The longer it went the more tired of itself the show got. A season 7 client who thought he was Superman found a new low. I loved it sometimes and hated it others, but I kept watching. It kept dragging me along, through its improbability, recycled twists, deflating characters and Kelley's trademark political posturing. But it was a fun antidote to the dryer "Law & Orders" of the world. With Kelley's mountain of TV legal experience behind him and his trademark sensationalized execution. Kelley is also not above lengthy outbursts of psychotic violence to shock the audience. It is pot-boiler, melodramatic fun.

    It is not hard-and-fast with the law, more of a laymen's "Law & Order", but some wild stories and ending twists give it an edge other shows don't have. "Practice" specializes in the shocking twist. There is an unforgettable, brilliantly set-up, dozy of a shocker at the end of the 3th season. There is a shocking, unsettling, death of a major character at the end of the 5th season. Both are series high seasons. I may not see a nun the same way again.

    I swore I would never watch again after Kelley through a fit and a massive "budget cutting" round of firings gutted all but 3 members of the regular staff, including stout series star McDermott. In the 8th and final season Kelley seems to have lost interest entirely in this show and these characters. James Spader joins the cast to pump some life into it and pump he does. The show becomes must-see TV again following Alan Shore's (Spader) over-the-top antics and, constantly threatened with termination, wonder how far he will go next. Kelley refocuses and Alan Shore becomes his new love and Spader is larger than life.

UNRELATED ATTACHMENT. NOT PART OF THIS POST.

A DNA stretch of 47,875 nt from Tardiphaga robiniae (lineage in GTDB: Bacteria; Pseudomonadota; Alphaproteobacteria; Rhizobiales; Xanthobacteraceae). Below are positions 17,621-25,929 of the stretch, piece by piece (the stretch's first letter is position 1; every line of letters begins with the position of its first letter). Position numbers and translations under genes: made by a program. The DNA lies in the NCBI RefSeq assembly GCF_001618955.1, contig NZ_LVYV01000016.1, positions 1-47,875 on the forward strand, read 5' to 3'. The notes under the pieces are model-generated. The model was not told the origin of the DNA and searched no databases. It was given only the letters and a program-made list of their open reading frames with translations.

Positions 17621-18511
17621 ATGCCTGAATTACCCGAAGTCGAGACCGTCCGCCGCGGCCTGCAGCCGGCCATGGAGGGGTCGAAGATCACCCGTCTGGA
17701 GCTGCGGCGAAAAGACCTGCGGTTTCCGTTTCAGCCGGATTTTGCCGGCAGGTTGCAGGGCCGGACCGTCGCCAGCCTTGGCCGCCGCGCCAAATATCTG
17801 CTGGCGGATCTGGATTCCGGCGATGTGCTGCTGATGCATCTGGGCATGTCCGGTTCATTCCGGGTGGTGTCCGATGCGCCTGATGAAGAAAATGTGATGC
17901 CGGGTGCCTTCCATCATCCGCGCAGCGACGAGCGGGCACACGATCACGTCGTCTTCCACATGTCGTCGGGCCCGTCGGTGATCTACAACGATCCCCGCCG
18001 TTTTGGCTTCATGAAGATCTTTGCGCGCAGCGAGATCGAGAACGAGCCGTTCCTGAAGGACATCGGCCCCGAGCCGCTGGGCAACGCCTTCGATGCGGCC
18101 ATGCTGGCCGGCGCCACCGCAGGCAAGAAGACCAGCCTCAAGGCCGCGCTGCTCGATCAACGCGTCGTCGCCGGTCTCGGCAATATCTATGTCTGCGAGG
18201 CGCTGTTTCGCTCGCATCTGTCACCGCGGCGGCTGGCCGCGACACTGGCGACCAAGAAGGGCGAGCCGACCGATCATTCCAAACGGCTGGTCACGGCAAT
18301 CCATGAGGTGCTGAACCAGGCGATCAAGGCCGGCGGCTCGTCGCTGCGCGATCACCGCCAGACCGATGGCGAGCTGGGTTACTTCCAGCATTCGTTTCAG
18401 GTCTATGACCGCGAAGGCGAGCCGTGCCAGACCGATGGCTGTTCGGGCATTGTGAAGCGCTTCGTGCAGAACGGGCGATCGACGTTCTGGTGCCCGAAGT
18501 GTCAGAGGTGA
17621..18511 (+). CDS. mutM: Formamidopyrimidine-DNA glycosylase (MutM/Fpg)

The final few episodes of the series, including a drab finale, serve merely to set up Kelley's Alan Shore spin-off series, tentatively titled "The Practice: Fleet Street". If what we've seen already is any indication the new show is a logical transition from a dying one and something worth waiting for.

    * * * / 4
  • The Practice is a neglected yet classic American Legal Drama Series. Over 8 seasons there are remarkably few poorly written episodes and those there are, come after Season 3.

    Looking at the series as a whole the main characters could be called consistently inconsistent. Their moral boundaries are malleable to the point that ultimately they have no morals at all. This could be considered systematic of the profession but more likely, it is the cause of having to find new story lines and motivations week after week.

    I assume that David E. Kelly realised his characters often professed morality as they tried to justify their immorality and seeing this paradox created the character of Alan Shore. Alan Shore sees the legal system for what it is, inherently corrupt, and unapologetically exploits that system.

    Apart from the brilliant performance by James Spader, this unapologetic manipulation of a rotten system is what makes the character of Alan Shore so refreshing. The final season leaps into new territory with the introduction of Alan Shore. Shore renders the earnest posturing of the regular characters in The Practice as irrelevant, cynical and ultimately unconvincing.

    There are two unforeseeable yet disturbing changes that occur during the seven year run of this legal show.